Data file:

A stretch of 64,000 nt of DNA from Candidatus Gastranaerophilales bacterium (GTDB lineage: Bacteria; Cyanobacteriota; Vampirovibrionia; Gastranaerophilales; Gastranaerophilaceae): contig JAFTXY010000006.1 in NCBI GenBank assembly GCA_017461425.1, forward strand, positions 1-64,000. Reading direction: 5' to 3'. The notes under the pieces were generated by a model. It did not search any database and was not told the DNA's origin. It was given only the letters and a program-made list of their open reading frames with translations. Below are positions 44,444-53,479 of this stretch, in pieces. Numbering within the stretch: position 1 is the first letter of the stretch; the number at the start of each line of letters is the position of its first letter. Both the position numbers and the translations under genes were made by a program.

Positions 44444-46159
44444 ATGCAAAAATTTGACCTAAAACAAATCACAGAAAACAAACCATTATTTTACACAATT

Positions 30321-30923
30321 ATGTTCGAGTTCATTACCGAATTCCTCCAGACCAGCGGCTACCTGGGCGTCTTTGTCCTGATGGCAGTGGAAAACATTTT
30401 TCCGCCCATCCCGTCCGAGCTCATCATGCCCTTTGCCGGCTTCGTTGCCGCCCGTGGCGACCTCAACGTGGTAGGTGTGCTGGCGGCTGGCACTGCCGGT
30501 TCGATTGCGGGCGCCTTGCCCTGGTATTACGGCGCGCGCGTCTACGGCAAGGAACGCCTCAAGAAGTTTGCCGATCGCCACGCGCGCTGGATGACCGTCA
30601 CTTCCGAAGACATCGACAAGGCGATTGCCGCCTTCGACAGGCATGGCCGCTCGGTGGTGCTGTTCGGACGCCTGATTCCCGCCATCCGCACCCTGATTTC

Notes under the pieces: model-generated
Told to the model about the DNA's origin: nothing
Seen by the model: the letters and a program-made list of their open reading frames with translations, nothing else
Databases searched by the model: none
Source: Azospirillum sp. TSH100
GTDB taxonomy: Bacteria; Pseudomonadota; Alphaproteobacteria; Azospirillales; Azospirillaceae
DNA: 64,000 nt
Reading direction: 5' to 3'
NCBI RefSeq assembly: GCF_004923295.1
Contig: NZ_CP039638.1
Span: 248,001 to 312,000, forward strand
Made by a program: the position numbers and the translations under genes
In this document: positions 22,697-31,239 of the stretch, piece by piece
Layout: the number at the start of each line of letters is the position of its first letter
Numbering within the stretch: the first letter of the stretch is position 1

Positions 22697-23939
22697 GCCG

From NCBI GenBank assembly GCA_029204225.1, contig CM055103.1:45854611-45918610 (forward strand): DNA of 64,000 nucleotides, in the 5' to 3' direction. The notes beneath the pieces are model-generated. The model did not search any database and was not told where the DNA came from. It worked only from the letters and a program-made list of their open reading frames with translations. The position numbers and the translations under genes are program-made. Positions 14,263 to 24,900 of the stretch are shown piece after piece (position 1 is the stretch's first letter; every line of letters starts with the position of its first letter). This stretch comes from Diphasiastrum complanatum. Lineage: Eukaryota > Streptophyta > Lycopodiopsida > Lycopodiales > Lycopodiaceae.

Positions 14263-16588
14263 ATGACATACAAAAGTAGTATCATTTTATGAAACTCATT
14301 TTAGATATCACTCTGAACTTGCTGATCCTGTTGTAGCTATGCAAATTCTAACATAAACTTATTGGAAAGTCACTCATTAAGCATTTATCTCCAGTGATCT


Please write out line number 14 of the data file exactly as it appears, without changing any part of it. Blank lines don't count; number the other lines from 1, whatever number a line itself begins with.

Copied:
GTDB taxonomy: Bacteria; Pseudomonadota; Alphaproteobacteria; Azospirillales; Azospirillaceae